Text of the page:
3. Forrest Gump (1994)

First things first: Forrest Gump is far from a terrible film, and it certainly deserved many of its multiple award wins. By including it on this list, we're saying it didn't deserve to win Best Picture, and that's only because it was up against two of the greatest films of all time.

In 1995, the very year that Forrest Gump won its Academy Award for Best Picture, the other nominees included Robert Redford's Quiz Show, Frank Darabont's The Shawshank Redemption, Quentin Tarantino's Pulp Fiction, and Mike Newell's Four Weddings and a Funeral.

Now, putting aside Quiz Show and Four Weddings and a Funeral—no offense to those films—we still have The Shawshank Redemption and Pulp Fiction, which both remain as two of the most beautiful examples of filmmaking in the late 20th century.

No matter how much you love Forrest Gump, you have to admit that its win over the other two looks a bit askew by any measure. Was it a fantastic film? Absolutely. Better than Pulp and Shawshank? Most certainly not.

2. Green Book (2018)

Green Book's Best Picture win in 2018 most certainly had to do with its contemporary message, portrayed through the iconic journey of Dr. Don Shirley and his driver/bodyguard Tony Lip as they toured the racially divided Deep South during the 1960s.

And it's not like 2018 was a particularly strong year for cinema. Sure, it gave us plenty of memorable films that we loved, but few of them were films that might live on as legendary.

That said, it also wouldn't take much effort to conjure up some titles that were more deserving of the award. The likes of Black Panther, Roma, and perhaps even A Star Is Born were more convincing movies than Green Book, which itself had several flaws.

Yet, somehow, the award for Best Picture went to Green Book over Black Panther, the latter being a film that arguably had more history and representation in it than Green Book did.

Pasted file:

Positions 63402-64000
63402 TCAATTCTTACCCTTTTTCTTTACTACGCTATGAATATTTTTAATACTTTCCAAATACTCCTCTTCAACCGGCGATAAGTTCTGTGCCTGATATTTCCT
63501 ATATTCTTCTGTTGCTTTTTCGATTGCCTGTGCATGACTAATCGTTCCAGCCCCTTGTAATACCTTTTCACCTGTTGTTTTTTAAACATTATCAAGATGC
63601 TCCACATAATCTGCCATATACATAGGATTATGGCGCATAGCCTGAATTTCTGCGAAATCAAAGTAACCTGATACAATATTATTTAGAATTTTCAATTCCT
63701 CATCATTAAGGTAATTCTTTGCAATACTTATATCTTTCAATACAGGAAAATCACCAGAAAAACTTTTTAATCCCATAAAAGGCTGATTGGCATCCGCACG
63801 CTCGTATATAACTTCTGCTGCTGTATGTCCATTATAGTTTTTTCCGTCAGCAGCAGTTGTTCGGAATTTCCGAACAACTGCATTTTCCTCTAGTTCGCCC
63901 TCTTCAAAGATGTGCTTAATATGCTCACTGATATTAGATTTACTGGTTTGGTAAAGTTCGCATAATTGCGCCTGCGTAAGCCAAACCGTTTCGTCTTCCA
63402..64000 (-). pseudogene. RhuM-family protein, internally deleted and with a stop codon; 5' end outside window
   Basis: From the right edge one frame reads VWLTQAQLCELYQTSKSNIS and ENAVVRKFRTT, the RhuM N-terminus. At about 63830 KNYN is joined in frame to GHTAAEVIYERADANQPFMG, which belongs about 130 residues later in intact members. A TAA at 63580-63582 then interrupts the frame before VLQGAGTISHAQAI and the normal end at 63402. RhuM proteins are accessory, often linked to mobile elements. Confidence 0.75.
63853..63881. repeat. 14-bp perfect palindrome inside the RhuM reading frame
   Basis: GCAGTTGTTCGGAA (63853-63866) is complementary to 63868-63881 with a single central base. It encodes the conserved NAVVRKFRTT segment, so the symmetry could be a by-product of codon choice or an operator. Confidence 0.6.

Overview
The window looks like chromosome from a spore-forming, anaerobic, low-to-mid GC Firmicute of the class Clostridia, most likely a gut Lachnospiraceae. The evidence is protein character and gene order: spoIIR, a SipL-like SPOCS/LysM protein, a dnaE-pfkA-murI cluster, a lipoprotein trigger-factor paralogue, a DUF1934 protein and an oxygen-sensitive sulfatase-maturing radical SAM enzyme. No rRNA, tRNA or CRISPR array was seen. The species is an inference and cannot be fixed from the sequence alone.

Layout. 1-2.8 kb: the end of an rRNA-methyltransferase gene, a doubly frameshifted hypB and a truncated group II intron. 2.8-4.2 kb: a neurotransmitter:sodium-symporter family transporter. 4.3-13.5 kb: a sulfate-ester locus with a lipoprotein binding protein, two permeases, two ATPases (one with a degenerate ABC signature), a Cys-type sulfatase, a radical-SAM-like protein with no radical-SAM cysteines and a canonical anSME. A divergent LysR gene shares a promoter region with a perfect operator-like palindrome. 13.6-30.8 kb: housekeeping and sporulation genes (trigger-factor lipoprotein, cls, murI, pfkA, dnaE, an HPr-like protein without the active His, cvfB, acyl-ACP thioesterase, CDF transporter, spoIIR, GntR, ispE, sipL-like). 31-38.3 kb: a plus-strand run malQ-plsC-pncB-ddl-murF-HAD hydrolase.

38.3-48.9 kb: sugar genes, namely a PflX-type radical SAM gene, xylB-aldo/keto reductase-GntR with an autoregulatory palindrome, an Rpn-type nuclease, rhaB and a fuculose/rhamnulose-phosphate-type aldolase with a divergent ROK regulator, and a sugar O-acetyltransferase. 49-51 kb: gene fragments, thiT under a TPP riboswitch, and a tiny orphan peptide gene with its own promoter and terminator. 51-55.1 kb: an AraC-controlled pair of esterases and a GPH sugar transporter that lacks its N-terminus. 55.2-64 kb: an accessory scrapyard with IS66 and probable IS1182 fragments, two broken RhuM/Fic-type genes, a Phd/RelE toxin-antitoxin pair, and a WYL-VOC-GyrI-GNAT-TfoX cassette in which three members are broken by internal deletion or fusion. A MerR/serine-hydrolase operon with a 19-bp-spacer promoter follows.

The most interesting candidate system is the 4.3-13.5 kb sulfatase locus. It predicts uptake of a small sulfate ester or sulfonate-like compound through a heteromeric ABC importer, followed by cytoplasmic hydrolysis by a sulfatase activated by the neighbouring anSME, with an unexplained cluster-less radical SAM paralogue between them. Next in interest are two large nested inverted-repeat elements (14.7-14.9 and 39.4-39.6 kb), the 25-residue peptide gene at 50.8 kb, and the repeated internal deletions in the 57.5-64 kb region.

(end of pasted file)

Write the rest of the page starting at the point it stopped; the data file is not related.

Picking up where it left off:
In hindsight, Green Book is somewhat forgettable while Black Panther endures as one of Marvel's most astounding movies.

1. Shakespeare in Love (1998)

It was a funny year for the Academy. To this day, the Academy voters maintain that their pick was the right choice even as the wider film-loving community spits at the mere mention of Shakespeare in Love.

For starters, the film is riddled with historical inaccuracies and creative liberties. This portrayal of the Immortal Bard is seen as a joke by anyone who's familiar with his work, and Gwyneth Paltrow's performance remains the worst to be awarded an Oscar.

You could say that those are all subjective issues, which might be true. But the worst thing about Shakespeare in Love's win is that it came at the expense of Saving Private Ryan and The Thin Red Line—two incredible films with much more substance, much more deserving of the award.

Today, Shakespeare in Love is a forgotten husk of a film, most remembered for its undeserved Oscar than anything in the movie itself. What a truly unfortunate year for those other Best Picture nominees.